By Tom Shively, GoPSUsports.com
Student Staff Writer
UNIVERSITY PARK, Pa - Just over a week removed from the Big Ten championships, the Penn State men's gymnastics team is in full preparation for the upcoming national championship meet.
After scoring 411.200 at the Big Ten championships and picking up a fourth place finish, head coach Randy Jepson likes where the team is at headed into the final meet.
"You take a third of our scholarships out and you tell us we're going to be fourth in the Big Ten and knocking on the door to qualify for the finals at the NCAAs with a 90 percent hit, that's not bad," Jepson said. "We've performed to our expectation with what we have and what we can do, and I feel like we can even be a little bit better."
For guys like sophomore Wyatt Tyndall, who picked up an individual third place finish at Big Tens, the focus is all on taking the successes from last week and applying them to team performance now that everyone is all in for a national title.
"The big thing was that we came up big as a team, we have a lot of momentum going into the NCAAs," Tyndall said. "We had a few mistakes as a team as a whole, and I think we can feed off that."
Competing against quality teams week in and week out may have helped the Nittany Lions in the long run, as they have been preparing to win at the highest level all season and always had to be at the top of their game to have success in the Big Ten.
"We've been talking about peaking and preparing and being ready at the end, and they're physically prepared but there's always that question mark in guys' minds," Jepson said. "I think after our senior competition, where we performed very well, and this last weekend where we went out and did that, we're ready to go beyond that now and I think the guys have quite a bit of confidence going into the NCAAs."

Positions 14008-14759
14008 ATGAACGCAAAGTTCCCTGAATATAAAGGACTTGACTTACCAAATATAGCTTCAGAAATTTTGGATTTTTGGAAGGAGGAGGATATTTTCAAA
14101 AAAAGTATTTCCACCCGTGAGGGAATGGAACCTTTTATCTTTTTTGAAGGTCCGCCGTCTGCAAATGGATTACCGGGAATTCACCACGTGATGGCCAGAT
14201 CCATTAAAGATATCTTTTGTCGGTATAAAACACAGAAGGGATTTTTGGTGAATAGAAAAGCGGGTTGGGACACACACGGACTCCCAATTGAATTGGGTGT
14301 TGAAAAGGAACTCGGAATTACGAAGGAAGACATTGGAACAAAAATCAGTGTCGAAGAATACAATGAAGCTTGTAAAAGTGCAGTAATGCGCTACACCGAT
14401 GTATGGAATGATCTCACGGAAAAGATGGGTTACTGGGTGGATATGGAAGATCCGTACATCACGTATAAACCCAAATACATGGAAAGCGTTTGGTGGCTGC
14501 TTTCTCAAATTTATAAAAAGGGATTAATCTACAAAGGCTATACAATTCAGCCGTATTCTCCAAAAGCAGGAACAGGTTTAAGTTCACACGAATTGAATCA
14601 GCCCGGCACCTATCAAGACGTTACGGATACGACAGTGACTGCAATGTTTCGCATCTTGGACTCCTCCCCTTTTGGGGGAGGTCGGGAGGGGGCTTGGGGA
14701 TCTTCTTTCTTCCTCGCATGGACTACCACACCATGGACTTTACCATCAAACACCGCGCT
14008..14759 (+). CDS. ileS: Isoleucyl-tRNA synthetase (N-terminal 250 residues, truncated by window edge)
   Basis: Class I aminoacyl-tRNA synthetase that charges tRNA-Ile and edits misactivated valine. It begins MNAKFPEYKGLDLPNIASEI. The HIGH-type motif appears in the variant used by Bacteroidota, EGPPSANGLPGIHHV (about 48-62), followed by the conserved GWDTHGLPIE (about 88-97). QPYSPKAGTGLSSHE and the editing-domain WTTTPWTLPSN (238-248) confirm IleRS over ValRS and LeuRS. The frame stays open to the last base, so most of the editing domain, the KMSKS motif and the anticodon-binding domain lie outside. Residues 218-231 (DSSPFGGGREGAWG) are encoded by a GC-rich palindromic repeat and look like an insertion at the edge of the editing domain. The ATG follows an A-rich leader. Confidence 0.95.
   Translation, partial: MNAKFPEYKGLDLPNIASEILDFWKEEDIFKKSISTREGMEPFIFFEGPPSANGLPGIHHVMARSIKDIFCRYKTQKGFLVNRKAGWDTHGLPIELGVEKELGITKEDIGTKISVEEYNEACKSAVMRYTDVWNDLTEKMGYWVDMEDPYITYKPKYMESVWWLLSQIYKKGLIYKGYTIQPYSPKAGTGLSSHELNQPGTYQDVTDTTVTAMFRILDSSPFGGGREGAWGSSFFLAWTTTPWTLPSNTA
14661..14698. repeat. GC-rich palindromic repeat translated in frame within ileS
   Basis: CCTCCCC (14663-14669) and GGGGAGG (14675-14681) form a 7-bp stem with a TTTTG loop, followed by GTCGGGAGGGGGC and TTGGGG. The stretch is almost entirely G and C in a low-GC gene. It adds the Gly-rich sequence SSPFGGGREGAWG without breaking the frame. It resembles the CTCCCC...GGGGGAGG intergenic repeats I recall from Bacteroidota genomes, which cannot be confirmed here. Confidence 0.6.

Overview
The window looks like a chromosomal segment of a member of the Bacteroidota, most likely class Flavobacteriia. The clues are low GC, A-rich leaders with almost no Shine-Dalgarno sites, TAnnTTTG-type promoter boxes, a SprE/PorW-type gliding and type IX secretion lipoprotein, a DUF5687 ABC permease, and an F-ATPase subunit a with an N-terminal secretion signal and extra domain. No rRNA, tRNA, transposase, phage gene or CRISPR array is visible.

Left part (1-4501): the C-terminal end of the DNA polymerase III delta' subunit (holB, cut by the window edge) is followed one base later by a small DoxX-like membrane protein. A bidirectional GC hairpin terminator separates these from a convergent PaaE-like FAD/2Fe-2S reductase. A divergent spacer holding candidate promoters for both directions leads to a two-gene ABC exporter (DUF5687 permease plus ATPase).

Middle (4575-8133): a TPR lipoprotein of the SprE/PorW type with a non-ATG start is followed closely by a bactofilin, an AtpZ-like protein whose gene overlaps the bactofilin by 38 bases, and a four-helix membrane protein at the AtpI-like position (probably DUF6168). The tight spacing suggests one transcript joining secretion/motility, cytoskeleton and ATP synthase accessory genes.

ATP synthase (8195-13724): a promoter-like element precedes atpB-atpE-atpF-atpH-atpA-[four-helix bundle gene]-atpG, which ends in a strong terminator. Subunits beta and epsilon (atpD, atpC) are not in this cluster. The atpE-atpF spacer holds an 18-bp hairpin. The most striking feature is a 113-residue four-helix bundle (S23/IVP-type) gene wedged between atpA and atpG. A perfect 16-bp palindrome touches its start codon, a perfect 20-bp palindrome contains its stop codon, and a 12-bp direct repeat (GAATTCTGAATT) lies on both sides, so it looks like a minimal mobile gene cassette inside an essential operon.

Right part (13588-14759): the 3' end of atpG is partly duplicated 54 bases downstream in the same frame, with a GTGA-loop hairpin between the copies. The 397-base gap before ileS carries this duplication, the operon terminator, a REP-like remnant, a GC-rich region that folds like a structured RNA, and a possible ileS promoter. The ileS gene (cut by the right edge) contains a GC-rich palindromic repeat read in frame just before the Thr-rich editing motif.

All season the team has relied on their six seniors to put up big numbers in critical situations, and those guys have been able to consistently deliver time after time. This weekend will be the last time all of the seniors will compete together, something Jepson has done his best to avoid thinking about.
"It's always tough because as a coach and as an athlete, you don't really think that way," Jepson said. "You want to think about the task at hand, and that's preparing, going out and performing and getting the job done. But then all of a sudden it hits them and us and wow, you know that went really quick."
On the other side of the spectrum, the underclassmen are still relatively new to the championship process and could be battling some nerves. Tyndall has certainly noticed the difference the second time around, coming in much more confident for this meet than he was as a freshman.
"I kind of know what to expect. Experience is the biggest thing and just being out there not as nervous this time."
Nerves aside, the Nittany Lions have to like their chances, as they posted the sixth-best qualifying score at 412.725. Oklahoma comes in as the favorite, qualifying with a score of 432.850, nearly 10 points better than the second-highest team. Ohio State's 418.050 is the highest Big Ten mark and third overall.
Oklahoma, Stanford, California, Air Force and Navy join the seven Big Ten schools to complete the field.